Housewives don't like the president.  The unemployed blame him for being unemployed.

Huh?  How about stay-at-home moms who actually enjoy what they do and want to maintain a strong economy and national security so their husbands can continue to support them and their kids stay safe, the same moms who go to church faithfully and believe in hard work and tax cuts?  Or what about the eco-mommas who want nothing but to see an end to war and get solar panels on their roofs and healthy veggie meals at school?  But wait, I'm wrong, any made-up demographic like 'hockey mom' or 'woman' is a monolithic voting bloc.  Sorry, my bad.


My point is this - I don't underestimate the appeal of Obama to the stupid, the uneducated, and the party rabid loyalists.  Don't underestimate the appeal of McCain to the very people who see him as a hero, as someone to look up to, or as an illustration of the american dream.


It cuts both ways.  There are stupid uneducated people voting for McCain and there are others who see Obama as the American Dream as well, in addition to the legions of disgusted and widely disinterested others who will hold there noses and vote for whoever they think will screw them less (which, by my guess, is absolutely everyone).

42
Where should I go next fall? / higher ranking vs specific program interest
« on: September 23, 2008, 06:32:37 PM »
oops!  i think i posted this over in the wrong forum - apologies.  now in the correct spot, some responses would be greatly appreciated.

so i just graduated from a lower-tier uc in june and am prepping for the lsats to apply for next fall.  with a gpa of 3.4 and an lsat score looking to be 165-175 (fingers crossed, but ill probably land somewhere around 170) im feeling just out of the running for a top 20 school and am now wondering, should i go for the highest ranked school i can get into or take a lower ranked school that feels like a better fit for me?  specifically i am looking heavily at lewis and clark- i love the area and the programs it offers seem awesome to me- indian law, public interest law, animal law, and a top ranked environmental law program all seem major pluses, but a low national ranking makes me think twice.  id love to get into a top school like cornell or ut austin, and feel like if i send out enough apps i might break into a top 30 school.  basically, should i go for the ranking and take the rep of a big name school or take my chances at my safety school even if i get into those higher ranked programs?  and, a follow up question, assuming a good lsat score, lets say 3.4/175, what would be my odds at the top schools in the country?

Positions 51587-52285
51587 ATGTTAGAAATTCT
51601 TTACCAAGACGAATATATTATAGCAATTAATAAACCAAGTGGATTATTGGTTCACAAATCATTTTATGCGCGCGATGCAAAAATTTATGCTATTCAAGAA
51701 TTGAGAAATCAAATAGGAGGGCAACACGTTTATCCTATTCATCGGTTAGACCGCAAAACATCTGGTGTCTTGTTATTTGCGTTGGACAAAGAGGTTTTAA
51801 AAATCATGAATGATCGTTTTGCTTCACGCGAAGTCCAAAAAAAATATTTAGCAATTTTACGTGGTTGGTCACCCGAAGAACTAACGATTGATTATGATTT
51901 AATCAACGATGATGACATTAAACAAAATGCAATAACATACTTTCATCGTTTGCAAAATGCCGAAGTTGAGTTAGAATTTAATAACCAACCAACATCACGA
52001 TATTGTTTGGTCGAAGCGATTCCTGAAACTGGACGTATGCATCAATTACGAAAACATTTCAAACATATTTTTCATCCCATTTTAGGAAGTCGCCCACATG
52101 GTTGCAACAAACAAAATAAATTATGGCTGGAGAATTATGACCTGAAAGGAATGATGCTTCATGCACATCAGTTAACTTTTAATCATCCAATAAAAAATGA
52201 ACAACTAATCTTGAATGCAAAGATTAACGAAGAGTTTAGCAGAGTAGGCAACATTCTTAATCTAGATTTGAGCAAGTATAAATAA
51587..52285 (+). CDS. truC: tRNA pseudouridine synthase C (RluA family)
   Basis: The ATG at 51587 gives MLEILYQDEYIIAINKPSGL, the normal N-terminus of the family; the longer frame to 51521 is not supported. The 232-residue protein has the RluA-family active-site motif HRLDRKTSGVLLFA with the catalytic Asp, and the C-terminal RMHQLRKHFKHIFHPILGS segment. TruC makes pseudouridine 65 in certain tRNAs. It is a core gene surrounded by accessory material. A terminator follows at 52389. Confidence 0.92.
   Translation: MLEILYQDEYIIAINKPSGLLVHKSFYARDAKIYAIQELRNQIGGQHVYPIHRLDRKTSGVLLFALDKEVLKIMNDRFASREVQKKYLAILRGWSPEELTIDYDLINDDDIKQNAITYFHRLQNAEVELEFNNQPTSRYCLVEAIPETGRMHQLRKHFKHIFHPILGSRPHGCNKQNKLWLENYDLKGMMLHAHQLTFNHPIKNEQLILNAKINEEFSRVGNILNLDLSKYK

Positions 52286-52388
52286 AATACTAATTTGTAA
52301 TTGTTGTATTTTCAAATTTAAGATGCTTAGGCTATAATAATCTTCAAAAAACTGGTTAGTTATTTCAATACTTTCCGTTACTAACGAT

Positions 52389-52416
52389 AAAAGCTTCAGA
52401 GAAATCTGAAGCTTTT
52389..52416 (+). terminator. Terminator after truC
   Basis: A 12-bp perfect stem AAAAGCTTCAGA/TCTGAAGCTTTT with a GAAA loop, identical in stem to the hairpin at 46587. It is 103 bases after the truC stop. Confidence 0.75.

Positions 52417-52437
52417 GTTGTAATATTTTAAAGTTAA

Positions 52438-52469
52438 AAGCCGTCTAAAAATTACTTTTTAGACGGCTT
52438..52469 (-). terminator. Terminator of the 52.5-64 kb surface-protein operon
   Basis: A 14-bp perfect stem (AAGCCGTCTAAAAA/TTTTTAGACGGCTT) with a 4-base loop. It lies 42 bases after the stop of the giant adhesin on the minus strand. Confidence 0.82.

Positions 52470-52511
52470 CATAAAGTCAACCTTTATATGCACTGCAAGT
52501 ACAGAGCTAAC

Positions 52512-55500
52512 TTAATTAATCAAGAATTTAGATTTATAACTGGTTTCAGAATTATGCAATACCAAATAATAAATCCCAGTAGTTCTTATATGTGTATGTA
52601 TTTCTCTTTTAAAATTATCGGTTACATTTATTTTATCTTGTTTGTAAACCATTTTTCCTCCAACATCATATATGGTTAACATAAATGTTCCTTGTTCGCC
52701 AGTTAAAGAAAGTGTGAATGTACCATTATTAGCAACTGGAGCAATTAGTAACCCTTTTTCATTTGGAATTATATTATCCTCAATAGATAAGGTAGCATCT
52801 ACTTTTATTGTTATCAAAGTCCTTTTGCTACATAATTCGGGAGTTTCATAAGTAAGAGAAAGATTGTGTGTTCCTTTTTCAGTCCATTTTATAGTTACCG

43
Reviews, Visits, and Rankings / high rankings vs special interests
« on: September 23, 2008, 06:12:08 PM »
so i just graduated from a lower-tier uc in june and am prepping for the lsats to apply for next fall.  with a gpa of 3.4 and an lsat score looking to be 165-175 (fingers crossed, but ill probably land somewhere around 170) im feeling just out of the running for a top 20 school and am now wondering, should i go for the highest ranked school i can get into or take a lower ranked school that feels like a better fit for me?  specifically i am looking heavily at lewis and clark- i love the area and the programs it offers seem awesome to me- indian law, public interest law and a top ranked environmental law program all seem major pluses, but a low national ranking makes me think twice.  id love to get into a top school like cornell or ut austin, and feel like if i send out enough apps i might break into a top 30 school.  basically, should i go for the ranking and take the rep of a big name school or take my chances at my safety school even if i get into those higher ranked programs?  and, a follow up question, assuming a good lsat score, lets say 3.4/175, what would be my odds at the top schools in the country?